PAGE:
Nor does § 2041 require a different result. That provision cannot be viewed in isolation from the rest of the Code. Section 2033 includes in the gross estate "the value of all property to the extent of the interest therein of the decedent," and the predecessor to § 2041 was first enacted because Congress was doubtful whether the forerunner of § 2033 would reach property as to which decedent did not hold fee simple title but merely a testamentary power of appointment. United States v. Field, 255 U.S. 257, 265, 41 S. Ct. 256, 65 L. Ed. 617 (1921). Moreover, the statute was amended in 1942 in response to Helvering v. Safe Deposit & Trust Co., 316 U.S. 56, 59-62, 62 S. Ct. 925, 86 L. Ed. 1266 (1942), which held that only Exercised powers were taxable. See, e. g. H.R.Rep.No. 2333, 77th Cong., 2d Sess. 160-61 (1942). See generally B. Bittker & L. Stone, Federal Income Estate and Gift Taxation 1093-96, 1240-48 (4th ed. 1972). The clear congressional purpose in enacting § 2041 was merely to ensure that, since the possessor of a general testamentary power of appointment may control the disposition of the property after his death as fully as the owner of a fee simple title, such powers are taxed in the same manner as outright ownership. Because, as Hoenig and Dreyer held, an executor's power to make a timely retroactive renunciation does not transgress the policy of § 2033, neither is it inconsistent with § 2041.6 

Indeed, this result comports well with more general considerations of estate tax policy. So long as assets do not escape taxation entirely and no specific provision of the Code is contravened, taxpayers are generally permitted to arrange their affairs to minimize estate tax liability. See, e. g., Estate of Charles W. Smith v. Commissioner of Internal Revenue,565 F.2d 455, 457-58 (7th Cir. 1977) (per curiam). Here, the trust agreement gave Genevieve the right to renounce her interest in the trust within 14 months of Daniel's death, and it specifically provided that her executors might exercise that right should she die before accepting the benefits of the trust. Since New York courts would uphold her executors' renunciation, and since the Trust A assets will be taxed as part of Daniel's estate, I.R.C. §§ 2036, 2038, we see no reason to deny effect to this provision of the trust agreement. Accordingly, the judgment of the Tax Court is affirmed.


Under Daniel's will, the trust assets were to include his residuary estate in addition to the corpus existing at the time of his death


Despite his argument in the Tax Court, the Commissioner now concedes that a renunciation made by Genevieve herself would have been effective. This point is well supported in New York law. See note 4 Infra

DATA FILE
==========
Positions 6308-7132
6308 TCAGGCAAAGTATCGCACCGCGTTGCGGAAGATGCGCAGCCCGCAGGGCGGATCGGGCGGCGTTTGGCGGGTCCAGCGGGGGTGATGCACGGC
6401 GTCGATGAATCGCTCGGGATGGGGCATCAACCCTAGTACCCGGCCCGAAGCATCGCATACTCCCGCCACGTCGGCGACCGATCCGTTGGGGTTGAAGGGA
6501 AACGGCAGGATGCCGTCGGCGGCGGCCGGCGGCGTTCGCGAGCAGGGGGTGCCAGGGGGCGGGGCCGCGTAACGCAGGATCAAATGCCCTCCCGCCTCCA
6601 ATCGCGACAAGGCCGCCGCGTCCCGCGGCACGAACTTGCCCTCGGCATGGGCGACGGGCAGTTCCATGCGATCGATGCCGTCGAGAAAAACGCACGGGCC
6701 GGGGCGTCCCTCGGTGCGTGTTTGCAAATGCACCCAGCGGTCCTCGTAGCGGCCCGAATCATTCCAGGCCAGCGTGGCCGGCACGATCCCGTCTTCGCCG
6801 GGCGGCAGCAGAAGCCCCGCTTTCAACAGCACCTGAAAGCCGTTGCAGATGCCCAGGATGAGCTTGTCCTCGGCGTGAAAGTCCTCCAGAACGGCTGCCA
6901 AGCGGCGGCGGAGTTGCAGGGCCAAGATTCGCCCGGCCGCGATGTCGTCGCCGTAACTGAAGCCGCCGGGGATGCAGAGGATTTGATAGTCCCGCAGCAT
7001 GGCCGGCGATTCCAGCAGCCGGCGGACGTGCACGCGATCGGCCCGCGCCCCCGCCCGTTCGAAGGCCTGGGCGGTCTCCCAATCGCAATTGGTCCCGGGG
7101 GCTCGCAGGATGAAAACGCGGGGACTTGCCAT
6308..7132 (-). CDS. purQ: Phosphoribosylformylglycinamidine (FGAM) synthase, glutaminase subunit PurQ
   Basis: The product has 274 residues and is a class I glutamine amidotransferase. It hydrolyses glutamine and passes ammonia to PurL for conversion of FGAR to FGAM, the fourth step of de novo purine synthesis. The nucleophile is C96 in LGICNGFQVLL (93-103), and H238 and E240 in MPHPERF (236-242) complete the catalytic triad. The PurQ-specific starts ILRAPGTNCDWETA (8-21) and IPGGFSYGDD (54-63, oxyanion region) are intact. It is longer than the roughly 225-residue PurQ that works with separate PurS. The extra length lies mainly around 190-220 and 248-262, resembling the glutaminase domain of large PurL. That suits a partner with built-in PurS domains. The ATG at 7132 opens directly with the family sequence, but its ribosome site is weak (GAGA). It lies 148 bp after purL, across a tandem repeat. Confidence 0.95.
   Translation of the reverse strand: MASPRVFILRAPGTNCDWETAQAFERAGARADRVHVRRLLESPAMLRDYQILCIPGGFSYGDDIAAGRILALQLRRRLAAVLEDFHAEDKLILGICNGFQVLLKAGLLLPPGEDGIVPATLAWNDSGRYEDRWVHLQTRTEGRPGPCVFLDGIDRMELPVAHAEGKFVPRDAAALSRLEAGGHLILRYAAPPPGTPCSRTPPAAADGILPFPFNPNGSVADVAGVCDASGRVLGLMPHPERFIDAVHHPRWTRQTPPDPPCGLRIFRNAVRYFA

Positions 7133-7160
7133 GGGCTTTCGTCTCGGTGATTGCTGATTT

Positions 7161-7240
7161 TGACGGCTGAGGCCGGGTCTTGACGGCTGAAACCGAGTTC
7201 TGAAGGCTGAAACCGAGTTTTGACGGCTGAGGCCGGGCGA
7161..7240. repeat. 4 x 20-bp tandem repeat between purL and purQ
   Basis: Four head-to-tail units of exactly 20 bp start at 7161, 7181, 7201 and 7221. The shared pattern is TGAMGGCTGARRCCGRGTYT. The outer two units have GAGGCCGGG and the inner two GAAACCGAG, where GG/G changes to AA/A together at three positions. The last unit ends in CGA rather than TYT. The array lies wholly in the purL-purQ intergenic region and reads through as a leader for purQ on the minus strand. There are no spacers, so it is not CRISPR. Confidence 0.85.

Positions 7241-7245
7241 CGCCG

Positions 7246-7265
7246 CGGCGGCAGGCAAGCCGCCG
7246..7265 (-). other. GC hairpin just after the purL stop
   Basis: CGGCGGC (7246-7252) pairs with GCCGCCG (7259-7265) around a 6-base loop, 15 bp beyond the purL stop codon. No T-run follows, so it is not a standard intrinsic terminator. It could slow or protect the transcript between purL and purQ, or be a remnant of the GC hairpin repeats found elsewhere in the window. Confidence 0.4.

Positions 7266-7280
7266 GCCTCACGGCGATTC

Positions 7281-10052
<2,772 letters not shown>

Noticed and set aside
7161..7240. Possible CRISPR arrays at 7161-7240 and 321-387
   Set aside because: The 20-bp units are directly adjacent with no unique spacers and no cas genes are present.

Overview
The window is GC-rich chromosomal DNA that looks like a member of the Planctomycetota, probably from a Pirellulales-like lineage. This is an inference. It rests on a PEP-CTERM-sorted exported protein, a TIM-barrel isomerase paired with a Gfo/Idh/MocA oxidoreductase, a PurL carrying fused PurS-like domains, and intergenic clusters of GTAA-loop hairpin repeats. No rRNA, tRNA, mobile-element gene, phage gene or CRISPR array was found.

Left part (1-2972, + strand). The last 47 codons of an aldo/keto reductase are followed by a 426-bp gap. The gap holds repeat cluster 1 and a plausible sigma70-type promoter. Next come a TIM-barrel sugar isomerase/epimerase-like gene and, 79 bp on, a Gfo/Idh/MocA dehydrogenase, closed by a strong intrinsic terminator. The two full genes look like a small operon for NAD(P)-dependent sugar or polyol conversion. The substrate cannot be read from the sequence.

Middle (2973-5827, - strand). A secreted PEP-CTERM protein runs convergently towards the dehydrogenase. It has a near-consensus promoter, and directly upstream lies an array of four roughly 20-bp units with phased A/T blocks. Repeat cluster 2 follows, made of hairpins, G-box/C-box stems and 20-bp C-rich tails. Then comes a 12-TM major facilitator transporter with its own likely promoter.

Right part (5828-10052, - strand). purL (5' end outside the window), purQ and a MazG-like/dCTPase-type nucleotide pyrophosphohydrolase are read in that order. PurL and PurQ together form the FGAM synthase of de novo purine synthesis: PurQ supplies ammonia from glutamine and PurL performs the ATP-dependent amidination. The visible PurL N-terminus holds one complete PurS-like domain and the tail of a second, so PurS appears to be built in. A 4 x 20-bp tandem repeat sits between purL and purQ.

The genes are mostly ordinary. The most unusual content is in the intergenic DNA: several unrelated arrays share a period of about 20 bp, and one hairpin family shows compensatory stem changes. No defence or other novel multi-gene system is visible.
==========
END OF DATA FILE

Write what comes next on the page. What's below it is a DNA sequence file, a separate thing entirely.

The effectiveness of a disclaimer of a power of appointment must be judged, in the first instance, by its validity under the law of the decedent's domicile. Treas. Reg. § 20.2041-3(d) (6). Both Genevieve and Daniel were New York residents when they died


No New York case specifically addresses an executor's renunciation of a general testamentary power of appointment held by the decedent at death. Nevertheless, it is true that interests in trusts may be renounced. In re Matthiessen, 175 Misc. 466, 23 N.Y.S.2d 802 (Orange County Sur.Ct. 1940). This principle includes powers of appointment. In re Finucane's Will, 199 Misc. 1069, 100 N.Y.S.2d 1005 (Monroe County Sur.Ct. 1950). Although these lower court decisions are not controlling on us, Commissioner of Internal Revenue v. Estate of Bosch, 387 U.S. 456, 87 S. Ct. 1776, 18 L. Ed. 2d 886 (1967), we find them helpful in determining the issue of New York law confronting us


We decline to engage in semantic quibbling as to whether a power is an attribute of ownership or a personal right. Clearly, it has elements of both. For most practical purposes, however, a general power of appointment approximates ownership. American Law of Property S 23.4 (A. J. Casner ed. 1952). This is especially true where, as here, a general testamentary power is coupled with a life estate in the appointive property. Cf. I.R.C. § 2056(b) (5)


The Commissioner has argued that a holding for the taxpayer in this case would read § 2041 out of the Code, because the executor of a donee of an unexercised general power would almost always disclaim, leaving in doubt only whether the disclaimer was timely. The timeliness limitation, however, is a substantial one. Transfers made before December 31, 1976 are subject, in addition to the timeliness requirements of local law, to the "reasonable time" limitation of Treas. Reg. § 20.2041-3(d) (6). And for transfers occurring after that date, I.R.C. § 2518(b) (2) requires, in the case of an adult, renunciation within nine months of the creation of the power

Indeed, it is apparent that there can be effective posthumous disclaimers of powers only when the donee dies shortly after the donor, for otherwise the power will vest irrevocably through passage of time.